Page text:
WHEREAS, Tommy Lee Jones has been a resident of Fauquier County for almost 50 years; and

WHEREAS, Tommy Lee Jones is a former rider and trainer of show horses, as well as a huntsman; and

WHEREAS, Tommy Lee Jones manages horse shows and pony shows, including the Upperville Colt and Horse Show and the Warrenton Horse Show; and

WHEREAS, Tommy Lee Jones currently serves as president of the advisory board for the Warrenton Pony Show; and

WHEREAS, Tommy Lee Jones has been a beloved member of the Casanova area for several decades; now, therefore, be it

RESOLVED by the House of Delegates, That Tommy Lee Jones hereby be commended for his contributions to the Fauquier County community; and, be it

RESOLVED FURTHER, That the Clerk of the House of Delegates prepare a copy of this resolution for presentation to Tommy Lee Jones as an expression of the House of Delegates’ admiration for his legacy of service.

House Patrons: Guzman, Cole, and Webert

G. Paul Nardo
Clerk of the House of Delegates

Posted March 5, 2019

IMG 1062Frances Player photo

Early every season, foxhunters get to sit for a special moment on a horse, in the midst of the natural world, as the rising sun ignites crystals of dew, and the slanting light creeps across the once dark fields. All is silent but for nature’s sounds, and then...

“...the sounds of the hunting horn and this year’s young entry could be heard in the cornfield, giving hope for a promising season ahead,” said Heather Player, professional whipper-in for the Keswick Hunt (VA).

Heather’s mother, Frances Player, took this lovely photo.

Posted September 14, 2018

amatt and houndsNeil Amatt will hunt hounds at Loudoun Fairfax.Having been a member of many fields in many hunting countries, the huntsman has always been my hero. From the time we mount up and for the few hours that follow, it is the huntsman who is most directly responsible for our day’s sport.

One might well argue that the hounds have something to do with it, and this I grant. But the pack is the product of the huntsman, and, since the level of sport depends on how hounds perform in the field as a pack, it all comes back to the huntsman.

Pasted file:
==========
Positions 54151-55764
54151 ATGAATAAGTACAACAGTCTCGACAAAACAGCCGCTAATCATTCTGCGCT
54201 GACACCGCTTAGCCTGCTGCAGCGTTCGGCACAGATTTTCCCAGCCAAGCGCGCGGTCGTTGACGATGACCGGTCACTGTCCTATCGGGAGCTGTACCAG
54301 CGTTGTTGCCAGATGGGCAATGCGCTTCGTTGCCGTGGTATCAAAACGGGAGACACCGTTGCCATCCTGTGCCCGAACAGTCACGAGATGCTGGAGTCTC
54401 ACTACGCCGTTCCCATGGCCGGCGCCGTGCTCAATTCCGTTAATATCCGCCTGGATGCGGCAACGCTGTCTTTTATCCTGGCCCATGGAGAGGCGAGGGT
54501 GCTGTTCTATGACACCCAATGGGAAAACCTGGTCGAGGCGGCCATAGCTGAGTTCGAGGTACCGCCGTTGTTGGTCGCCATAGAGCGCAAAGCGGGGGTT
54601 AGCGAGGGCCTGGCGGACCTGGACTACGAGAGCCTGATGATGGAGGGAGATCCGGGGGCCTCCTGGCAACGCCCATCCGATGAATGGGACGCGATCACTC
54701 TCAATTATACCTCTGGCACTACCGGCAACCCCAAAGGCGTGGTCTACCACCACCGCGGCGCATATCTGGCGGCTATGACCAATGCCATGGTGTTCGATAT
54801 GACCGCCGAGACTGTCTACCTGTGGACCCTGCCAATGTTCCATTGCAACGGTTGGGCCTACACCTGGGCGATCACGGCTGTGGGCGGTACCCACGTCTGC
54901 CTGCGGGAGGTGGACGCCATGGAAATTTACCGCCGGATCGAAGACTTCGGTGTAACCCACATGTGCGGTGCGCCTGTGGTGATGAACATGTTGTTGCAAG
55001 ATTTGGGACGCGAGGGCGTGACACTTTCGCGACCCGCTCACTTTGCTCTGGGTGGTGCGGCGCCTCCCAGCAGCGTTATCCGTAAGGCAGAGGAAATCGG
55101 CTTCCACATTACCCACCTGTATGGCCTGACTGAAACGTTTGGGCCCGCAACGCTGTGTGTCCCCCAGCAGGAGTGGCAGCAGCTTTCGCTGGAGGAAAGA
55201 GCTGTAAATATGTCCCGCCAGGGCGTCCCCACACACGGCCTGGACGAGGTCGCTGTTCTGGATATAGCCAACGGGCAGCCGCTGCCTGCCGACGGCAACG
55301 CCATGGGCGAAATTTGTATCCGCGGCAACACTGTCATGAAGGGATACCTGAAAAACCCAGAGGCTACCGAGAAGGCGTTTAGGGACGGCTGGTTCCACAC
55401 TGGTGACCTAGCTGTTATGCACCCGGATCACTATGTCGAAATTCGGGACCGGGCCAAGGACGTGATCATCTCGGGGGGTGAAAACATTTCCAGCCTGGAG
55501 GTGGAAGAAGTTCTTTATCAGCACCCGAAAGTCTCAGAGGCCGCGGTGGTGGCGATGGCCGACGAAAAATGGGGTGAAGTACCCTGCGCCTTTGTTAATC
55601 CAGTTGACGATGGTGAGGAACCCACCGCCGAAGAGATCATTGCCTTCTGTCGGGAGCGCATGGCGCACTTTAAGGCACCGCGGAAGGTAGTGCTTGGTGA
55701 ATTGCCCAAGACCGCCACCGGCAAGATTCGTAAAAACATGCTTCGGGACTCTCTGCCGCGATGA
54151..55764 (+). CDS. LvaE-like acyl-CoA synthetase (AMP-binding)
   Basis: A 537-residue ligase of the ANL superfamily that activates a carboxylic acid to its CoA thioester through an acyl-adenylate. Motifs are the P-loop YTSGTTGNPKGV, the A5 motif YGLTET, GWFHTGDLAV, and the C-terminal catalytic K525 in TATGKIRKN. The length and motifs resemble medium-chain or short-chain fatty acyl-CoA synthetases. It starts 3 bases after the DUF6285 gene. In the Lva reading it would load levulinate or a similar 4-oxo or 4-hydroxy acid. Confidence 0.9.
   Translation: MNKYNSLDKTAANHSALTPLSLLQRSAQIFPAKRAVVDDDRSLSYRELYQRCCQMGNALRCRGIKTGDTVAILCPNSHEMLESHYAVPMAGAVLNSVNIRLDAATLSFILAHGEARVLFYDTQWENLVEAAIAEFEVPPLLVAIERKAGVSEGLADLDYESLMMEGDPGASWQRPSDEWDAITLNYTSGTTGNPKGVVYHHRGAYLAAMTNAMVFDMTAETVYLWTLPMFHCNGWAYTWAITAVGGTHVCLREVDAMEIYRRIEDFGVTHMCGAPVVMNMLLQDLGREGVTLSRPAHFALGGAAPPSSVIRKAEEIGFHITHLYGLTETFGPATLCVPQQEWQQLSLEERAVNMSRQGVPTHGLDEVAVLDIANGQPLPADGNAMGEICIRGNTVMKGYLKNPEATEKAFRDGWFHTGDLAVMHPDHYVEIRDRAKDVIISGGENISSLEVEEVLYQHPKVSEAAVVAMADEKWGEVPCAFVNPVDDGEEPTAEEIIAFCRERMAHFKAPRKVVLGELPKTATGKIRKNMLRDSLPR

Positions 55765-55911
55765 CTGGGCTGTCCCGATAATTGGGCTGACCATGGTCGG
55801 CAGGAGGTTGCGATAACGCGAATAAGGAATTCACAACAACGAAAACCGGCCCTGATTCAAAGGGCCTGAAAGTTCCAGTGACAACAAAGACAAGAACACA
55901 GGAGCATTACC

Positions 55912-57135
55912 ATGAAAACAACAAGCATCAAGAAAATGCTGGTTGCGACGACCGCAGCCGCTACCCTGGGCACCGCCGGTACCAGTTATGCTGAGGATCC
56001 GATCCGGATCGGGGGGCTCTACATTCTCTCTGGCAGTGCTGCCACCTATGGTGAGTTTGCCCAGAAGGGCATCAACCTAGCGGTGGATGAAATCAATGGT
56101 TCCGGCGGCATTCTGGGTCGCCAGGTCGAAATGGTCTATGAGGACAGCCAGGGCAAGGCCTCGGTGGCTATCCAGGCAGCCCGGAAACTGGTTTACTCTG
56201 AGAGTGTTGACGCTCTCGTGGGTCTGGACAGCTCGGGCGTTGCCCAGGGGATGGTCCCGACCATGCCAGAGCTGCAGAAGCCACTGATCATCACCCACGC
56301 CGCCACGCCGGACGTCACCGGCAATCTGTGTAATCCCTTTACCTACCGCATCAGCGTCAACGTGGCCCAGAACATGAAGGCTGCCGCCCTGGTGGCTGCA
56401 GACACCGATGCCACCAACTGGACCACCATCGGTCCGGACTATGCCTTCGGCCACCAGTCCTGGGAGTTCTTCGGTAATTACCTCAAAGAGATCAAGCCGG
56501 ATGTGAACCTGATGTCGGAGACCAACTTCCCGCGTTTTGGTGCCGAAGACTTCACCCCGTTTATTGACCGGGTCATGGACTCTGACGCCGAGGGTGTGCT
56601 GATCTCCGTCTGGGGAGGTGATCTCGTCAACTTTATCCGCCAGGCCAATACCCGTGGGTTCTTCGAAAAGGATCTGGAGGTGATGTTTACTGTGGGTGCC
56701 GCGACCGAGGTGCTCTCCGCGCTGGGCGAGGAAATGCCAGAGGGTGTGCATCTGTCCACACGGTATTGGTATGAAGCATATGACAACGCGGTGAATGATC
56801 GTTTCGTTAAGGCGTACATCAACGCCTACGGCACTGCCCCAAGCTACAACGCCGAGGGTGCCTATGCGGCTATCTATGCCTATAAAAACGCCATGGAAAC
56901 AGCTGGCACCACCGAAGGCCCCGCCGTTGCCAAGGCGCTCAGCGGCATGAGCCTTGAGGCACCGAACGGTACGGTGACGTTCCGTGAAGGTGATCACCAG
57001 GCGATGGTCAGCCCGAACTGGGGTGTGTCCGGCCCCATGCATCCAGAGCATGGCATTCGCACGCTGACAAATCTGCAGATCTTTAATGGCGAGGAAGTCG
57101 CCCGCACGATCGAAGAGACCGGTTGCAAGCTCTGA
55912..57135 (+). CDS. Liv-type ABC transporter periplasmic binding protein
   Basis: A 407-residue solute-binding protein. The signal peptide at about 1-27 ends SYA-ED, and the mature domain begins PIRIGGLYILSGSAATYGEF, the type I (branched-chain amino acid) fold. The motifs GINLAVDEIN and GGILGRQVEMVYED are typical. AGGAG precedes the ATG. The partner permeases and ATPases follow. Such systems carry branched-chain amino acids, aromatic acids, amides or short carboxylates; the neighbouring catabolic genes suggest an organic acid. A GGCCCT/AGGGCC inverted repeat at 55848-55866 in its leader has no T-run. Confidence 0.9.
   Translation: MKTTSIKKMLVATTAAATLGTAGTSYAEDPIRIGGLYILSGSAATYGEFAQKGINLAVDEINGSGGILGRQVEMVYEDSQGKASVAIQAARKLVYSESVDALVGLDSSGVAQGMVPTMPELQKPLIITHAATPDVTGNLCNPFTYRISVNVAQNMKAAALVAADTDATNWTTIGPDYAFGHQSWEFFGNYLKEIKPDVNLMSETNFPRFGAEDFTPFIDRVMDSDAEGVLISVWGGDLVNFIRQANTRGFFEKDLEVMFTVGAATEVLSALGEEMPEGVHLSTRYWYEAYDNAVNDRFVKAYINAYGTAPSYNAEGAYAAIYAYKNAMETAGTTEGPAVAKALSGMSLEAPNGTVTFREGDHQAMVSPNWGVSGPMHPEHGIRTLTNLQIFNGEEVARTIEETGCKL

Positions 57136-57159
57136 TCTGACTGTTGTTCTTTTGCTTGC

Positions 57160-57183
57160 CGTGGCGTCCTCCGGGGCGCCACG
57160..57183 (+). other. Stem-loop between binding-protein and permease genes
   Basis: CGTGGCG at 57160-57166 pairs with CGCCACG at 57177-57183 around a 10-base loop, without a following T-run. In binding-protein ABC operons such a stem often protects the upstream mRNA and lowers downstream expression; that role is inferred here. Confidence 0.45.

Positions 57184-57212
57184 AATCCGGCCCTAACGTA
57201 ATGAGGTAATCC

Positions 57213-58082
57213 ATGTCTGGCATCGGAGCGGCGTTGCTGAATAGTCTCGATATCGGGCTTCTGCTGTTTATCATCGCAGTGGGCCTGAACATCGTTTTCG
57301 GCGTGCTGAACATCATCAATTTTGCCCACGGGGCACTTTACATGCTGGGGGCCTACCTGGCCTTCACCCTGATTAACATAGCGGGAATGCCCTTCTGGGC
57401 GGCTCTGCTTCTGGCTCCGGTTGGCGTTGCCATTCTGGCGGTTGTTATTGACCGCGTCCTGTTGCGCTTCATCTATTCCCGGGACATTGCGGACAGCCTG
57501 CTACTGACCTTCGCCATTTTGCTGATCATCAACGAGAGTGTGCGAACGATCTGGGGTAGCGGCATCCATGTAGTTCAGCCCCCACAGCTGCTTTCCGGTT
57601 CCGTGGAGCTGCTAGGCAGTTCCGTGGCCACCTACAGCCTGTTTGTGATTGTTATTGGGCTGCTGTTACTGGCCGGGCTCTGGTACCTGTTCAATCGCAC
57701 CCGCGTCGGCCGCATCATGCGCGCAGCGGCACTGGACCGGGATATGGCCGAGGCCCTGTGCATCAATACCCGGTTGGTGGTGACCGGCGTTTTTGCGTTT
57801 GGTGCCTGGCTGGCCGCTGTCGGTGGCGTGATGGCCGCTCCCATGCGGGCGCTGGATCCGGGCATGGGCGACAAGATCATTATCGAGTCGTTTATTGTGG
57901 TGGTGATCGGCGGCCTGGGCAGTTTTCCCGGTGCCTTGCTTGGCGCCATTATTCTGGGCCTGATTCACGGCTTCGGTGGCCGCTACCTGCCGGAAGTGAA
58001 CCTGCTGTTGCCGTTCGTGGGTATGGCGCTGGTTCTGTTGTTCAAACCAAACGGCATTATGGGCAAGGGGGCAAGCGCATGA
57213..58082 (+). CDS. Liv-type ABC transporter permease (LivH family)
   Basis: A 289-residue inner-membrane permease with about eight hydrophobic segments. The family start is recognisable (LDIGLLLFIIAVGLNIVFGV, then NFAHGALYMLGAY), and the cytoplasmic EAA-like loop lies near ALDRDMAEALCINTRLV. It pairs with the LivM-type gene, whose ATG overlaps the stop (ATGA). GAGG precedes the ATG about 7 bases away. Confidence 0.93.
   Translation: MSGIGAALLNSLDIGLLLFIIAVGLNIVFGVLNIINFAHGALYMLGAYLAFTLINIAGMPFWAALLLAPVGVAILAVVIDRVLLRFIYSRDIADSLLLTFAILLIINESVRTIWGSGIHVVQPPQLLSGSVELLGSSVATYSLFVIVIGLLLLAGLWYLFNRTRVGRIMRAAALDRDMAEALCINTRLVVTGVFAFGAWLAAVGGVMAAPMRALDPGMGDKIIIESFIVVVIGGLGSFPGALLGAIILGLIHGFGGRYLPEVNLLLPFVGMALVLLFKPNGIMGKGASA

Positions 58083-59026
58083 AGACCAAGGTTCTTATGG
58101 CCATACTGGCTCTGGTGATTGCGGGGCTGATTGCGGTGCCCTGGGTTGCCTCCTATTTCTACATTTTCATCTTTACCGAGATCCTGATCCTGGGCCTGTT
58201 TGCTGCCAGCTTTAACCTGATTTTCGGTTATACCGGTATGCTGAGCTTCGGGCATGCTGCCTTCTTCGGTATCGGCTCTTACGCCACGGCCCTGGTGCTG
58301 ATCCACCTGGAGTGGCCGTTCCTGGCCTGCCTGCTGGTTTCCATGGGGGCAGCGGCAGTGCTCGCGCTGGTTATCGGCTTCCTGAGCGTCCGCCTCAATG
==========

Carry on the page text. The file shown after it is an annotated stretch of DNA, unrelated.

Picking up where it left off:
Here’s our annual report on the recent moves of huntsmen Neil Amatt, Martyn Blackmore, Tony Gammell, and Sam Clifton.

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souther17.hillsboro godfreyHillsboro Godfrey 2016 was last year’s Grand Champion at the Southern Hound Show, hosted by the Live Oak Hounds (FL) / Leslie Shepherd photo

With the foxhunting season closing, and a new season of hound and puppy shows approaching, I always determine to improve my eye for a hound by judging from ringside just for fun. I would encourage any foxhunter to try it. The exercise not only makes the day more interesting, but educational as well. Especially when you can collar a friendly judge after the class and ask him why he didn’t like the hound you adored, or why he picked a hound you thought was ordinary.

It can be intimidating when you watch a procession of foxhounds enter and leave the ring and wonder how in the world the judge can sort them all out. For example, how does he compare a hound he is looking at to one he saw ten minutes ago? I have asked, and it seems there are almost as many methods as there are judges.